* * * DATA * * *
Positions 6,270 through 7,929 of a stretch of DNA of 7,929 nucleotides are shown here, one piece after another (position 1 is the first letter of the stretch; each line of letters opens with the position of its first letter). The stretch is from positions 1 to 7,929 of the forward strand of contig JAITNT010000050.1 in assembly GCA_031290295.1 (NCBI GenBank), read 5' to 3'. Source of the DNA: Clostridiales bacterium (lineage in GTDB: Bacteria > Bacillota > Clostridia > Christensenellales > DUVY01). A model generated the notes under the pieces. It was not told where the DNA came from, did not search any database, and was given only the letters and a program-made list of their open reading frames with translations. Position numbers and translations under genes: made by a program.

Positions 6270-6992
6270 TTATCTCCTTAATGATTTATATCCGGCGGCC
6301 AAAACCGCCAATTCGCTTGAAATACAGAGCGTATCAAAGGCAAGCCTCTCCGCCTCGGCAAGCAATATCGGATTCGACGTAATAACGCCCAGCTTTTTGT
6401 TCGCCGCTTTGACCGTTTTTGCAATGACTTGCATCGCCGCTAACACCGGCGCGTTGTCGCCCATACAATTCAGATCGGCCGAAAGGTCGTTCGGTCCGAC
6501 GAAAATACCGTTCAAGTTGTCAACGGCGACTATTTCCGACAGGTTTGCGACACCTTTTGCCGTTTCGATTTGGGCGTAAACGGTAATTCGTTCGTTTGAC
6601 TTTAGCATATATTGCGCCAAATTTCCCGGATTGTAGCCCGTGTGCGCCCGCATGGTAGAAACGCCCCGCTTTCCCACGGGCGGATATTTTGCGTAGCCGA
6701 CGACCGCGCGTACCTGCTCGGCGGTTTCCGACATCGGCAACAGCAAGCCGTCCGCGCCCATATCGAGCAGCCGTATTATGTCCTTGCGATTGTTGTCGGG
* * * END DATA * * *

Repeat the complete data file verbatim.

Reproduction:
Positions 6,270 through 7,929 of a stretch of DNA of 7,929 nucleotides are shown here, one piece after another (position 1 is the first letter of the stretch; each line of letters opens with the position of its first letter). The stretch is from positions 1 to 7,929 of the forward strand of contig JAITNT010000050.1 in assembly GCA_031290295.1 (NCBI GenBank), read 5' to 3'. Source of the DNA: Clostridiales bacterium (lineage in GTDB: Bacteria > Bacillota > Clostridia > Christensenellales > DUVY01). A model generated the notes under the pieces. It was not told where the DNA came from, did not search any database, and was given only the letters and a program-made list of their open reading frames with translations. Position numbers and translations under genes: made by a program.

Positions 6270-6992
6270 TTATCTCCTTAATGATTTATATCCGGCGGCC
6301 AAAACCGCCAATTCGCTTGAAATACAGAGCGTATCAAAGGCAAGCCTCTCCGCCTCGGCAAGCAATATCGGATTCGACGTAATAACGCCCAGCTTTTTGT
6401 TCGCCGCTTTGACCGTTTTTGCAATGACTTGCATCGCCGCTAACACCGGCGCGTTGTCGCCCATACAATTCAGATCGGCCGAAAGGTCGTTCGGTCCGAC
6501 GAAAATACCGTTCAAGTTGTCAACGGCGACTATTTCCGACAGGTTTGCGACACCTTTTGCCGTTTCGATTTGGGCGTAAACGGTAATTCGTTCGTTTGAC
6601 TTTAGCATATATTGCGCCAAATTTCCCGGATTGTAGCCCGTGTGCGCCCGCATGGTAGAAACGCCCCGCTTTCCCACGGGCGGATATTTTGCGTAGCCGA
6701 CGACCGCGCGTACCTGCTCGGCGGTTTCCGACATCGGCAACAGCAAGCCGTCCGCGCCCATATCGAGCAGCCGTATTATGTCCTTGCGATTGTTGTCGGG